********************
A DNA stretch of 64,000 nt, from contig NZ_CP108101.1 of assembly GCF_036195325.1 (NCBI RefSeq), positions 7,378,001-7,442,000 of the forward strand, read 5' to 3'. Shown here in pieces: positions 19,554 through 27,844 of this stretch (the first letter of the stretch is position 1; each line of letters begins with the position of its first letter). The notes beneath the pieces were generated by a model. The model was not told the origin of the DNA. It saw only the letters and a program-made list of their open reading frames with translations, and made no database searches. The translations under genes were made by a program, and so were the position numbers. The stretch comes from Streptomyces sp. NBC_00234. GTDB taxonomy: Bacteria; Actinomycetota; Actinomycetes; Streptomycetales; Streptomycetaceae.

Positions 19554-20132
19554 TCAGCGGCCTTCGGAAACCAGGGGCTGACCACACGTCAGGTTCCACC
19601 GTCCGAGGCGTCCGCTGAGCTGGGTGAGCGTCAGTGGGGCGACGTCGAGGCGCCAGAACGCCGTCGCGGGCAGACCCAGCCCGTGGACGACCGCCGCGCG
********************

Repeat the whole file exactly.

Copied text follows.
A DNA stretch of 64,000 nt, from contig NZ_CP108101.1 of assembly GCF_036195325.1 (NCBI RefSeq), positions 7,378,001-7,442,000 of the forward strand, read 5' to 3'. Shown here in pieces: positions 19,554 through 27,844 of this stretch (the first letter of the stretch is position 1; each line of letters begins with the position of its first letter). The notes beneath the pieces were generated by a model. The model was not told the origin of the DNA. It saw only the letters and a program-made list of their open reading frames with translations, and made no database searches. The translations under genes were made by a program, and so were the position numbers. The stretch comes from Streptomyces sp. NBC_00234. GTDB taxonomy: Bacteria; Actinomycetota; Actinomycetes; Streptomycetales; Streptomycetaceae.

Positions 19554-20132
19554 TCAGCGGCCTTCGGAAACCAGGGGCTGACCACACGTCAGGTTCCACC
19601 GTCCGAGGCGTCCGCTGAGCTGGGTGAGCGTCAGTGGGGCGACGTCGAGGCGCCAGAACGCCGTCGCGGGCAGACCCAGCCCGTGGACGACCGCCGCGCG